Aston Martin’s future has been secured following the announcement of an investment deal with a Saudi sovereign wealth fund.
Saudi Arabia’s Public Investment Fund (PIF) is investing £78m ($93m) in the cash-strapped luxury car brand in exchange for a large stake in the company and two seats in the board of directors. The combination of the cash injection from the PIF and a £575m ($685m) rights issue is expected to bring in a total of £653m ($773m) for Aston Martin.
PIF, which already has stakes in McLaren and Lucid, now owns 16.7% of Aston, making it the second largest shareholder. Only chairman Lawrence Stroll, who has an 18.3% stake, has a bigger slice of the Aston pie. Mercedes-Benz, previously the second-largest shareholder, will see its stake drop from 11.7% to 9.7% following the rights issue, yet Coach reports that Benz will invest an additional £56m ($67m) to reclaim land.
Aston Martin has struggled intermittently throughout its 109-year life and has repeatedly gone bankrupt. Shares in the company have fallen nearly 73% this year, and it was saddled with £957 million ($1.14 million) of debt at the end of March. Aston will use its new wealth to pay down debt and invest in future products. These new products will include the company’s first electric vehicle, which will be based on a Mercedes platform and running gear, and is expected to launch in 2025.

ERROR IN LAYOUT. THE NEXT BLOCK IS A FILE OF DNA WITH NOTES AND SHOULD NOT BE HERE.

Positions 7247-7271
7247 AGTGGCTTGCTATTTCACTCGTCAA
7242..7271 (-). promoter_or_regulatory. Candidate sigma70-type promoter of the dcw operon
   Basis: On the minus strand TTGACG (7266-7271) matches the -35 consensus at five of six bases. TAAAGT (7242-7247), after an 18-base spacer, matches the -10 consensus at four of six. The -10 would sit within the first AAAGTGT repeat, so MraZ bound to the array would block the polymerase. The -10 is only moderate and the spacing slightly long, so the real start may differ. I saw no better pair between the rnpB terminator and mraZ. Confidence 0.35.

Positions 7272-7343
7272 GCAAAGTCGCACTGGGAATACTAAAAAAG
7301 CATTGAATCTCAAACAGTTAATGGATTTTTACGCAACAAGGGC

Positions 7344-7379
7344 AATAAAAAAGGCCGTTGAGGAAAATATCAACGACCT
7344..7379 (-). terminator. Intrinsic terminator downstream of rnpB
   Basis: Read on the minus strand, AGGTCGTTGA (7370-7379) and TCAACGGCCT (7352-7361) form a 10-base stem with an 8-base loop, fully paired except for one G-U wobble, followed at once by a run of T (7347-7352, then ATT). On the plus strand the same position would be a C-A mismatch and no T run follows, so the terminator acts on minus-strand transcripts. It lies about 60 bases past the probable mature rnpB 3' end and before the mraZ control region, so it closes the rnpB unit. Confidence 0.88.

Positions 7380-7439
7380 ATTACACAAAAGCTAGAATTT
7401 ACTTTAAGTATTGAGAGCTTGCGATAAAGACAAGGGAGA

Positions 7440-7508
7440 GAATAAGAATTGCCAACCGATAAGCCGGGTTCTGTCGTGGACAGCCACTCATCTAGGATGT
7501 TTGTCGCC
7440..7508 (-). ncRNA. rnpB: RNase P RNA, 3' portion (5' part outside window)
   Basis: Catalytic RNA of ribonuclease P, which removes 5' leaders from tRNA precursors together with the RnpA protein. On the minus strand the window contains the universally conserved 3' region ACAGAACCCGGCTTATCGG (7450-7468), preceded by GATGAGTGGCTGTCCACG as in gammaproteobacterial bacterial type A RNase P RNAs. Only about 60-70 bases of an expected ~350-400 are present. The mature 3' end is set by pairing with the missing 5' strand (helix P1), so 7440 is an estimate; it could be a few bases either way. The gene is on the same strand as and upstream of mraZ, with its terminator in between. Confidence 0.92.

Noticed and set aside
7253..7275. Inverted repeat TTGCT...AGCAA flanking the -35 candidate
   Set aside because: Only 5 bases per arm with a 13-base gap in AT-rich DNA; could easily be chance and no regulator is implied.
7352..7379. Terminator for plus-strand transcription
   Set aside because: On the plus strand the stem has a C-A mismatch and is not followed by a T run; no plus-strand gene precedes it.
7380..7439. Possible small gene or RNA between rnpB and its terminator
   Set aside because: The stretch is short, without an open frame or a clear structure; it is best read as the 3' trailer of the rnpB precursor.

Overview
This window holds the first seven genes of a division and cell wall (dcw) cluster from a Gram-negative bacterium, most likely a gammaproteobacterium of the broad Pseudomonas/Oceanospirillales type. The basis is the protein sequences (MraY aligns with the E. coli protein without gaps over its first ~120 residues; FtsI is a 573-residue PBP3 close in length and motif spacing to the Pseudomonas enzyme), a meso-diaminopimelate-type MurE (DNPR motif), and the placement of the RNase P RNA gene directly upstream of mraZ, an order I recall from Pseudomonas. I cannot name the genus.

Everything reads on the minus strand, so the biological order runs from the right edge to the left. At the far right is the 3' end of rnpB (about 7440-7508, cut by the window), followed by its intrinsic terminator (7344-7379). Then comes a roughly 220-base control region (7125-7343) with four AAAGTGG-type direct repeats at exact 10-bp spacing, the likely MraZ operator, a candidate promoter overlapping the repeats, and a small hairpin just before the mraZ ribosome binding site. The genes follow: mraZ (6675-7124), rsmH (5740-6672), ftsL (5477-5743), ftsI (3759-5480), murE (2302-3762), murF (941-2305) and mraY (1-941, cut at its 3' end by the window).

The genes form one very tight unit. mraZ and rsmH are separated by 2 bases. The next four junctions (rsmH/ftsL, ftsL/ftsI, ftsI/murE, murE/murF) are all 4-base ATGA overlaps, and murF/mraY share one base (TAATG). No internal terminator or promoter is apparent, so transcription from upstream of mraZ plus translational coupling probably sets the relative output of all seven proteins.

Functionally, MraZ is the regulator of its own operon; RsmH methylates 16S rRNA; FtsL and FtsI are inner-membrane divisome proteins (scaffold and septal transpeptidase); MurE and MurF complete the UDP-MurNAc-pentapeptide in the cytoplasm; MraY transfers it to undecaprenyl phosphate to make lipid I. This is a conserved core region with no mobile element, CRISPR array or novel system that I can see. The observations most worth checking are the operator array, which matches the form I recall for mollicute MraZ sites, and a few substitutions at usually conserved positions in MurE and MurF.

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“Today’s announcement marks the latest success in the evolution of Aston Martin, restoring the business and balance sheet we have inherited, and accelerating our long-term growth potential,” said Aston chairman Lawrence Stroll.
“This transforms our balance sheet, liquidity and cash flow profile and further clarifies our path to becoming sustainably free cash flow positive and creating meaningful shareholder value.”
Another revelation from Aston to come out today is news that the company has rejected a £1.3 billion ($1.55 billion) investment offer from Atlas Consortium and a group made up of from Chinese company Geely and Investindustrial, owner of Morgan, suggesting the deal would have been bad for existing shareholders.